“Welcome home, Dreibrand Veta. May it be a long and pleasant winter,” Taischek decreed.

“Well said,” Shan cheered. “May we all enjoy our friendship in this easy season before the difficult tasks of the spring.”

“I see our General Veta has finally accepted that the war season is over,” Taischek observed with amusement. “Perhaps in the east they fight in this weather, but we do not.”

Taischek clapped his hands and called for musicians. He had noted Dreibrand’s mood for intoxication and intended to enjoy the company of the normally reserved foreigner now that he had the chance.

After a few more rounds of wine, Xander rose and said, “Sire, I can’t stay tonight. With your permission I would like to retire from the party.”

“Have some more drinks and you won’t need my permission,” Taischek joked and laughed loudly, but he quieted when he noticed Xander’s depressed expression. He realized he had been doting over Dreibrand, but he liked the brave young man who was so fascinating.

Surely, Xander knows nothing could diminish my opinion of him, Taischek thought. He considered making Xander stay so he could cheer him up, but if Xander wanted some solitude for once, Taischek could not deny his friend.

Taischek said, “Yes, yes, our company is much too dull. Go to your wives.”

“Thank you, Sire,” Xander said appreciatively. The General bowed to his King and Prince before leaving.

Dreibrand considered Xander’s departure out of character, but took no offense at the General’s lack of enthusiasm over his good news. Taischek’s company was easy to like and Dreibrand settled in and recounted his battle with the Overlord.

Knowing well the rightful reputation of the Overlord, Taischek marveled that Dreibrand had survived once his sword had been broken. When Dreibrand explained that he had saved himself by sho darting the Overlord, Taischek had to laugh but warned that the Overlord would want revenge.

“Because we are enemies anyway, I do not think I will notice,” Dreibrand said.

Once Taischek got Dreibrand drunk enough, Dreibrand happily answered the many questions that came from Kalek. The Prince paid close attention as Dreibrand described far off Atrophane and the many lands that the Horde had conquered. As Kalek questioned his father’s favored warrior, he restrained himself from any challenging comments although he had meant to goad Dreibrand into a fight that night.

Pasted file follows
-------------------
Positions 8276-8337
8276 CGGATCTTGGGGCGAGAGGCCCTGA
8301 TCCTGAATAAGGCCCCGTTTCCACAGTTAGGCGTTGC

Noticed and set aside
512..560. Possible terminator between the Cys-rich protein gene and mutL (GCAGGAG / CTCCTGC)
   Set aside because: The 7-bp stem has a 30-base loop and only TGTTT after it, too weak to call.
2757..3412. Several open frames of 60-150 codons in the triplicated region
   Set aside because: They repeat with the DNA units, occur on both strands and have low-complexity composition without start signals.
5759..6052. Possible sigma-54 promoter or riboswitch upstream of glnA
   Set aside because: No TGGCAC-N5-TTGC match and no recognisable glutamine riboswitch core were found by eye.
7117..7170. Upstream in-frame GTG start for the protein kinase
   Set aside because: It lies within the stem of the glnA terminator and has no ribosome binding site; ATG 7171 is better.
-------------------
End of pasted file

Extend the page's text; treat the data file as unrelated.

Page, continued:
With Kalek’s troublesome schemes on hold, the evening passed festively. Taischek continually teased Dreibrand about his approaching fatherhood, which in a way helped Dreibrand adjust to the fact.

Shan is a good friend and I am fortunate for that. But I know he visits me so much because he cannot bear to be in Jingten and not be the king—Chendoaser, Nuram ruler, year 1850 of the Age of Onja.

 The ice axe sank into the glacier and Dreibrand tested his weight on it. The grass and trees of the Jingten Valley were far below him as he toiled in the land of gravel, mountains, and ice. Jagged cliffs loomed to his left, shading a fringe of the ice sheet he scaled. Even so, the softer days of summer had weakened the ice’s outer shell, and every swing of the axe had to bite deep to bear his weight.

The morning light had revealed to Dreibrand the high craggy face of the ice sheet that sprawled between mountains like a half asleep dragon. The glacier emanated an elemental presence, resenting the frigid plateau that trapped it so far from the living sea.

After climbing halfway up, Dreibrand gained some confidence. His muscles strained and shook from the exertion, but he was capable of the task. He had to be certain of the grip of his equipment each time before committing his weight, and the boulders and gravel heaped below motivated him not to fail.

Reluctantly heeding Shan’s advice, he had waited below for the night to end, tormented by the knowledge that Miranda was trapped above. In his anguish, he had even called to her, hoping to hear her reply from the darkness. But only the pitiless whine of the wind on ice and stone had answered him.